A powerful earthquake centred on a border area of southeast Iran has killed at least 34 people and injured 80 others in neighbouring Pakistan, reports say.
The earthquake on Tuesday, measured at 7.8 magnitude and described as the strongest to hit Iran in more than half a century, shook buildings from the Gulf to South Asia.
Al Jazeera's correspondent Imtiaz Tyab, reporting from the Pakistani port city of Karachi, said despite the earthquake being centred in Iran, Pakistan had borne the brunt of the impact.
Residents of the Mashkail village in Washuk district, around 3km from the border with Iran, were particularly affected by the tremor, he said.
"The earthquake was so powerful that it was felt in the southern city of Karachi, even damaging a few buildings in the country's commercial hub."
At least 27 people were hurt in Iran as a result of Tuesday's earthquake, according to a local governor speaking to the official IRNA news agency, but there was no immediate confirmation of any deaths.
An earlier report said up to 46 people had been killed in Iran, but an Iranian provincial governor told the ISNA agency later there had been no deaths.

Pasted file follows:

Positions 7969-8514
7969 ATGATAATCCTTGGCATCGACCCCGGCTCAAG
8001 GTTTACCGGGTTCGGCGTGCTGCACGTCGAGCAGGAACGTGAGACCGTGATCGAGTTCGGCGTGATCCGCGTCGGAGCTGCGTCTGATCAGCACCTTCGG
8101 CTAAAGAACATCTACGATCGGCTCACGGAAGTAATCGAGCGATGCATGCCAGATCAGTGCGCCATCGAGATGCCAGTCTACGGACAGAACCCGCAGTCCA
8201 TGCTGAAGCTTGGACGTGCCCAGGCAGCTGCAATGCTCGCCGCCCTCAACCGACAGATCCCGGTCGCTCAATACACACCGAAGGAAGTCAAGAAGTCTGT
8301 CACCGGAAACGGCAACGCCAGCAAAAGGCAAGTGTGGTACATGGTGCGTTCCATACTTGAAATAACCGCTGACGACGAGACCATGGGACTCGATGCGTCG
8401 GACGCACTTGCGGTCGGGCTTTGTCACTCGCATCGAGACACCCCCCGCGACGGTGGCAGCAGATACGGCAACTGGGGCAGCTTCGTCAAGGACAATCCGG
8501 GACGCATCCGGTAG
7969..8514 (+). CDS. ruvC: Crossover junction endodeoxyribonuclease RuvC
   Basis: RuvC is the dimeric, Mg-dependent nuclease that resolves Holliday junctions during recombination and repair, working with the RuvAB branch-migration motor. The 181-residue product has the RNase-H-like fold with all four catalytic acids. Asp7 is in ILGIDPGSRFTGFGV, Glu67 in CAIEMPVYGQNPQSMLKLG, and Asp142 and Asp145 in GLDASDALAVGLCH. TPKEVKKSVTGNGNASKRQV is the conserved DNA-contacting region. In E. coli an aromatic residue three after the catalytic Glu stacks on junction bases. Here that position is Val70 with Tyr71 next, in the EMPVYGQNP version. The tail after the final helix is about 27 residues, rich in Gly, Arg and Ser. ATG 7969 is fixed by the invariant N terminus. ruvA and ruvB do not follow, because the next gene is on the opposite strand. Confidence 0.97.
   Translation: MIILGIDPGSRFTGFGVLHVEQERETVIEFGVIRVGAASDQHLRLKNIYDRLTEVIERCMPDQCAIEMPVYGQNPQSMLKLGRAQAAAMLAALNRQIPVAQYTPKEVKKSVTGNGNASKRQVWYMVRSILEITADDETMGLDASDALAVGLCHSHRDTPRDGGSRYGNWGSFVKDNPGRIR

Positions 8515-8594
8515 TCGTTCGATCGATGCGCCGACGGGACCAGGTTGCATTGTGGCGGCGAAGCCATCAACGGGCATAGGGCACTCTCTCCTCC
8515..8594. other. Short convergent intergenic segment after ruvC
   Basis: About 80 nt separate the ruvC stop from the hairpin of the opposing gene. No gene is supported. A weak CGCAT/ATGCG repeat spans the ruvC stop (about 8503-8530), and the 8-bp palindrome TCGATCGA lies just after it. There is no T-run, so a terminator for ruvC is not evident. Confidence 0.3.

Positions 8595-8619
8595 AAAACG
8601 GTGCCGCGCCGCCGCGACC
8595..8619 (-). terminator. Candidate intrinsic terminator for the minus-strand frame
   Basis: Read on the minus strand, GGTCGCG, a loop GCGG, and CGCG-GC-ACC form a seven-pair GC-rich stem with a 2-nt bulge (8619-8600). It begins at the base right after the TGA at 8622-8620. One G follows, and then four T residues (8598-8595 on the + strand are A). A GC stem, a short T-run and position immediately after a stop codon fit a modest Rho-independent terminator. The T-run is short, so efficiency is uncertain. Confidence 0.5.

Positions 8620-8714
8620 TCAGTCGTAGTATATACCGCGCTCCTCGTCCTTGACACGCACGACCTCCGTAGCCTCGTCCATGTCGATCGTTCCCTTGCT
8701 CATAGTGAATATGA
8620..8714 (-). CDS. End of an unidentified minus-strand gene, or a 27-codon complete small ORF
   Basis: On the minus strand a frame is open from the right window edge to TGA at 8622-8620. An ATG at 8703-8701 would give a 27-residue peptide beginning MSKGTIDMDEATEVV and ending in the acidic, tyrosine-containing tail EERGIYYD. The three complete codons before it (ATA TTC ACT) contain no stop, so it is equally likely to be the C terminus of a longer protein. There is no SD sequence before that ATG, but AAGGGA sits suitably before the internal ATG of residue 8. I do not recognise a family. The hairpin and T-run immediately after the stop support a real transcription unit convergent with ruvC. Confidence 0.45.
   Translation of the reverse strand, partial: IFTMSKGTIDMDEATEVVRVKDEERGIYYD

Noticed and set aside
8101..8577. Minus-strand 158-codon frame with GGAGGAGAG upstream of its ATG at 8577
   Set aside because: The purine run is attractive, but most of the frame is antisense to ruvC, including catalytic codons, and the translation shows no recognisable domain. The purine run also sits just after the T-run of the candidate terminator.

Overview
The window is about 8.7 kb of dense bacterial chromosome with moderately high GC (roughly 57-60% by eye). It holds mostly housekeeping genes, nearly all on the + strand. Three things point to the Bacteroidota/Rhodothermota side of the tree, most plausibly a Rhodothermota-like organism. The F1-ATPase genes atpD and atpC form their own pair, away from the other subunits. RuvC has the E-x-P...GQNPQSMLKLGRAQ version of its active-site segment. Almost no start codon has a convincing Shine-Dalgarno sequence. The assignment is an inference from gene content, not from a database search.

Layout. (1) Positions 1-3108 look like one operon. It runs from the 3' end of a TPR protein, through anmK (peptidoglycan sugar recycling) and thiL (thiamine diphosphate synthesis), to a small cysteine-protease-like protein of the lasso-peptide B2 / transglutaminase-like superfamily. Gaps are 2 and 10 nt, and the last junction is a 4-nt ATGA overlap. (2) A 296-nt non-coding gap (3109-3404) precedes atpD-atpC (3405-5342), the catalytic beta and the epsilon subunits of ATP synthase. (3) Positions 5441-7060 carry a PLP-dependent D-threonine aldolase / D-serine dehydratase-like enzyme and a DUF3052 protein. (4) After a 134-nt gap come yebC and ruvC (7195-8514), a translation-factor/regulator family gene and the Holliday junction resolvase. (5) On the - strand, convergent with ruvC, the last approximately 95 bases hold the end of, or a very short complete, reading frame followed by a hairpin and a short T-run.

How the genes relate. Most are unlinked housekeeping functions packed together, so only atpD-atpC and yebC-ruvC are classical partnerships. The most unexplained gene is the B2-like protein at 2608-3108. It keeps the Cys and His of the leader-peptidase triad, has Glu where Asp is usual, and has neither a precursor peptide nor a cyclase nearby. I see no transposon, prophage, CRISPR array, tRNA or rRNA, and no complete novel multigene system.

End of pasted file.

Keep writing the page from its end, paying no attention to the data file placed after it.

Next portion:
"Fortunately, the earthquake resulted in no fatalities," Hatam Narouyi, governor of Sistan-Baluchestan, said.
The deputy head of Iran's state crisis management organisation, Morteza Akbarpour, told Fars news agency that casualties should be low considering the rural setting of the stricken area.
IRNA said crisis management authorities had declared a state of emergency in the area.
The head of Iran's Red Crescent rescue corps, Mahmoud Mozafar, said communications to the stricken areas had been cut.
Felt across Gulf
The earthquake also shook buildings in Abu Dhabi and Dubai, across the waters of the Gulf in the United Arab Emirates.
It was also felt in the Saudi capital Riyadh and in Oman.
In the tourist hub of Dubai, residential and office buildings were evacuated and thousands of people gathered outside skyscrapers.
The US Geological Survey put the magnitude of the quake at 7.8, and said it struck near the Iranian city of Khash, in Sistan-Baluchestan.
David Rothery, chair of the volcanoes, earthquakes and tsunamis course at Britain's Open University, said "this morning's earthquake in Iran was strong ... but fortunately its source was quite deep".
Last week, a 6.3 magnitude earthquake also hit Iran killing at least 37 people and injuring 850 more in the country's southwest.
In December 2003, a big earthquake struck the southern city of Bam.
It killed 31,000 people - about a quarter of the population - and destroyed the city's ancient mud-built citadel.